Madrigal Family from the 2021 movie Encanto.
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As it was a musical, unlike Inside Out, Encanto used songs to relay the messages to the audience. Two songs from the movie became extremely popular. We Don’t Talk About Bruno and Surface Pressure. In We Don’t Talk About Bruno, the characters discuss family member Bruno, and explain to main character Mirabel why he is no longer accepted by the family. This helped to visualise the isolation in which Bruno faced for being different. The song Surface Pressure, sang by the eldest sibling character Luisa, became a topic widely discussed. This was due to the nature of the lyrics, explaining how Luisa was unhappy with the burdens put onto her by her parents and younger siblings. Many older siblings, both children and adults spoke up about the fact that they felt this was the first time that the topic of eldest sibling pressure had been represented in media, especially within a movie targeted at younger viewers.

Parent of three, Sydnie Oakley, 30, of Easington Lane explained that she felt the theme of the pressure older siblings face explored in Encanto had a positive impact on her children. She said: “My nine-year-old is autistic and said that the song Surface Pressure is how he sometimes feels. It’s had a lovely impact on him, his self-esteem, and his mental health.”

She further explained how it also helped her eldest child to understand his feelings, as she said: “It rang true with his older brother too. He’s a registered young carer and takes on a lot, he feels the pressure.”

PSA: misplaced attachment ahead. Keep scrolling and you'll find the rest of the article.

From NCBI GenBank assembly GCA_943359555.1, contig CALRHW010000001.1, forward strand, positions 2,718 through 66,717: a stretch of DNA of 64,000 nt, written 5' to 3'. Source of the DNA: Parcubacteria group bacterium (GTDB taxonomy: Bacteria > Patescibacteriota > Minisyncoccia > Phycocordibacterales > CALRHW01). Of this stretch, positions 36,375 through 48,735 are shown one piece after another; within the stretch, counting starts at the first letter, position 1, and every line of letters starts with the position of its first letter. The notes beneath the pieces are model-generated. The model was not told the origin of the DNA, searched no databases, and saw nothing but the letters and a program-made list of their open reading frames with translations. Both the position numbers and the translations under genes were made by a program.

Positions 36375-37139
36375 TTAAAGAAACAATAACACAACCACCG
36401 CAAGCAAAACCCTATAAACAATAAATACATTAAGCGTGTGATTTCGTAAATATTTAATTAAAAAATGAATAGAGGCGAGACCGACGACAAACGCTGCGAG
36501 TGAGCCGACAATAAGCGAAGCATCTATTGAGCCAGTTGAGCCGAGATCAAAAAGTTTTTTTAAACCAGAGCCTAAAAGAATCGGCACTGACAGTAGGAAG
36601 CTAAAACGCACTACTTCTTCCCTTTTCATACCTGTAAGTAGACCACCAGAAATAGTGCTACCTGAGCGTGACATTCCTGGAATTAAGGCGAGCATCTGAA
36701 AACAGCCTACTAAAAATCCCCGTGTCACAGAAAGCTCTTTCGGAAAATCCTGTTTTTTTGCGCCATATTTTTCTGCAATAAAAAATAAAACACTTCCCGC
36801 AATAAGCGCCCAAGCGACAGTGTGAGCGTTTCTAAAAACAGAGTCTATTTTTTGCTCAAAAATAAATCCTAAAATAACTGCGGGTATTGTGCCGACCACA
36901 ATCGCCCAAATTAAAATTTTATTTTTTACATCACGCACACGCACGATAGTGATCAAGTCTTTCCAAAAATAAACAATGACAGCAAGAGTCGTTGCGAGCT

There is a popular saying ‘children’s brains are like sponges’. This is very true. Children are always learning about the world and about themselves. Therefore, they tend to take everything around them in. This means it is crucial for the movies and television they watch to be educational, with inspirational characters and safe messages and themes explored.

Two young siblings watching a Disney movie in Disney costumes.
Image credit: Holly Allton

Spark Entertainment spoke to Jordan Barrett, writer and series script editor for children’s television channel CBBC who described the behind-the-scenes process. He explained how to tackle mental health issues on a show directed at children, it is important to balance it with light hearted content. He said: “We need to balance the light and the shade, and make sure we have the kind of light relief, in some ways, or a heartfelt story. We’re very conscious of not overwhelming the audience.”

He further explained the importance of creating safe content for children, which can be achieved in a number of ways. He explained how for an episode of CBBC show, The Dumping Ground, CBBC collaborated with mental health charity, Mind for research purposes. He also told us that certain production companies, especially those targeted towards young viewers, have editorial policies to follow, in order to produce content that is safe for children. He said: “We’re meant to be the parent in the room when the parent is not there. We help and guide and entertain.”